Ghanaian entrepreneur finds reward in people’s busy lives

Patience Maame Mensah

How Patience Maame Mensah is capitalising on a gap in the Ghanaian home-care market.

Take us back to the beginning

Patience Maame Mensah knows all about juggling different aspects of life – as a working student in Ghana, she continually struggled to balance work and school.

“I always wished there was extra help with cleaning my home,” says Mensah. At the same time, she wanted to have a therapist come to her instead of having to find the time to go to a salon or spa. “That was when I identified the need… and when the ‘Indulgence’ dream began.”

In 2015, she found Self Indulgence Limited (called Indulgence until a 2017 rebrand), a home-management agency that provides nannies and home carers for the elderly as well as at-home beauty services and relaxation therapy. Her clients are everyone who lead busy lives and need home and personal support services to help them de-stress and be more productive.

“It was just a dream till I started my entrepreneurship MBA programme [and] went through one of the best business models,” says Mensah of her studies at the Postgraduate School Business & Society at Universitá Cattolica Del Sacro Cuore in Milan, Italy. “I decided to add value to my business idea after going through the value proposition model. Self Indulgence started as a cleaning agency, but I needed something unique, a competitive advantage [and] added home-care delivery and grooming to make it an all-inclusive home-management agency.”

Noted. How did the company grow into the business it is today?

For the first year, Mensah’s family and friends helped her and provided funding. “After initial funding, which… included my personal investment, I used the revenue… to scale-up because my business is not capital-intensive. There was no need to get a loan,” she says.

Mensah employs three full-time staff members and outsources to cleaners, home-care delivery workers and therapists on a contract basis.

Surely it couldn’t have been that easy. There must have been challenges?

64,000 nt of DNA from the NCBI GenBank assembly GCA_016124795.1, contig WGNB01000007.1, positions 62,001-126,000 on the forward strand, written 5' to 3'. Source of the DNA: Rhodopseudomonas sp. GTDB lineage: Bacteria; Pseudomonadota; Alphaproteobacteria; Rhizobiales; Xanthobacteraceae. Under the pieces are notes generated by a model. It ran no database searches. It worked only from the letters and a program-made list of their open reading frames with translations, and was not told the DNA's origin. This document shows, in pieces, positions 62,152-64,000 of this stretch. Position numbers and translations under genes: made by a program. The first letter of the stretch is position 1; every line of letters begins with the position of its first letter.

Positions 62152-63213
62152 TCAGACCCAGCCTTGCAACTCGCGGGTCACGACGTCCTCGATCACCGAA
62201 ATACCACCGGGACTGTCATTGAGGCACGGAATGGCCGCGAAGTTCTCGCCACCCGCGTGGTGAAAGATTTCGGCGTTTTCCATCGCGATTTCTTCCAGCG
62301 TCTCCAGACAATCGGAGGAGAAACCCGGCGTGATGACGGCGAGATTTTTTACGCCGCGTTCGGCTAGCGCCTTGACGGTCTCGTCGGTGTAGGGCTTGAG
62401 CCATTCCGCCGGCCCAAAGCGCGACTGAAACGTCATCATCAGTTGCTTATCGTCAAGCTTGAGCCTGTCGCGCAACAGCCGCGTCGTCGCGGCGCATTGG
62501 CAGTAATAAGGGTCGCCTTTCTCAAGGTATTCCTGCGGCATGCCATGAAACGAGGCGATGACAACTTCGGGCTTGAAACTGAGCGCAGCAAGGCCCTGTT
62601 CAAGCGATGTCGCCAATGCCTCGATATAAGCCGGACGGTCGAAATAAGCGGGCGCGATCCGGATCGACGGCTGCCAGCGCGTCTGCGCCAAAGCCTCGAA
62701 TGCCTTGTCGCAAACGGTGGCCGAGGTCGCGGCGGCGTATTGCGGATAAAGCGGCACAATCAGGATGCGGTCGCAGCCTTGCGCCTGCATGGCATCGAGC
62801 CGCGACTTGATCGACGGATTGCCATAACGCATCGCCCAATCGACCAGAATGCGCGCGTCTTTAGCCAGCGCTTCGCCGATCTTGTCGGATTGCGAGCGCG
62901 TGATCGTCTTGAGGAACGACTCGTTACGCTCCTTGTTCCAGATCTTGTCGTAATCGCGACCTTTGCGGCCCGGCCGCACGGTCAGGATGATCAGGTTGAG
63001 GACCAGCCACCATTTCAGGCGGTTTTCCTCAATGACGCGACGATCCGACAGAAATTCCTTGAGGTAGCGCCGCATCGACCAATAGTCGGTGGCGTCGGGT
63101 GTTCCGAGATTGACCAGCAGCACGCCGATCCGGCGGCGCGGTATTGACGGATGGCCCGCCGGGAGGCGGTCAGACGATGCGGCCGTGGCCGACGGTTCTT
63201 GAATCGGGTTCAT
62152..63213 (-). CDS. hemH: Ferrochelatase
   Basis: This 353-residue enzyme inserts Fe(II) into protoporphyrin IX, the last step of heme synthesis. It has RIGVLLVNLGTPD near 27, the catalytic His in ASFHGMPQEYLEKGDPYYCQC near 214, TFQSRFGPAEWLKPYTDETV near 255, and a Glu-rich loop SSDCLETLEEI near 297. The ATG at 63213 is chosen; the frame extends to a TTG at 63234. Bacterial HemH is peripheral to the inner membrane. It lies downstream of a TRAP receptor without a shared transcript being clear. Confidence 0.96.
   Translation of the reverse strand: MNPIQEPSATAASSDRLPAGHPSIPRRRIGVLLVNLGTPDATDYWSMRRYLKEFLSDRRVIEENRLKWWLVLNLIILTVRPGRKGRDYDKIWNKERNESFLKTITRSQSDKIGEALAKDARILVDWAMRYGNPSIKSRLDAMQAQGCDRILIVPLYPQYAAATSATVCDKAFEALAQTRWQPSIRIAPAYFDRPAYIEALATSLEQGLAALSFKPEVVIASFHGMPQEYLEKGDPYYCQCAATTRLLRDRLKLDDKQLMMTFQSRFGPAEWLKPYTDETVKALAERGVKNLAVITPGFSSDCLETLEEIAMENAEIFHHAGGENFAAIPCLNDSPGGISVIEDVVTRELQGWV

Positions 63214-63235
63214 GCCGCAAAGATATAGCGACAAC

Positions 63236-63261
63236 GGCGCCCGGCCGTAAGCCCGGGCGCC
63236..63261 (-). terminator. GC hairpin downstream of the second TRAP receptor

“Because Self Indulgence deals with people in their private residences, getting professional workers to meet their standards has been a challenge,” says Mensah, and admits to not being able to meet her clients’ demands in the beginning. “I did not train the workers to meet the standards of the brand,” she explains.

To overcome this, the permanent and contract staff are now trained in-house. She says, “I have learnt ‘not to promise the client what you know you can’t offer’ and to always conduct background checks before making a move – be it employing someone or signing an agreement with a client. Background checks are very necessary.”

Mistakes like these, she believes, present a learning opportunity and says, “What has helped me grow were the mistakes I made and the passion I put into learning from those mistakes to make the business work.”

Another challenge was a proliferation of unprofessional home workers and nannies who undercharge and deliver unprofessional service. Once she began providing “professional services”, word of mouth has allowed her to grow her customer base and overcome this.

In five years, she hopes that Self Indulgence will be a household name in Ghana with several estates and apartments under its management. Her dream is to build a conglomerate of real estate, logistics and state-of-the-art outdoor spas after recruiting staff in small towns and training them to the company’s standards. But for now, her focus is on penetrating affluent and prime areas to establish the Self Indulgence brand.

Anything we can learn from her experiences?

Mensah says entrepreneurship is a lonely journey which demands a lot of sacrifice, and cautions aspiring entrepreneurs that they should be prepared for being alone.

“Nothing good comes easy. Entrepreneurship is not for the faint-hearted. It requires a lot of hard work and sleepless nights. You need to sacrifice something to make the dream work – be it your… day job, your family, love life, social life or friends. Without sacrifice and risks, it can’t be done,” she explains.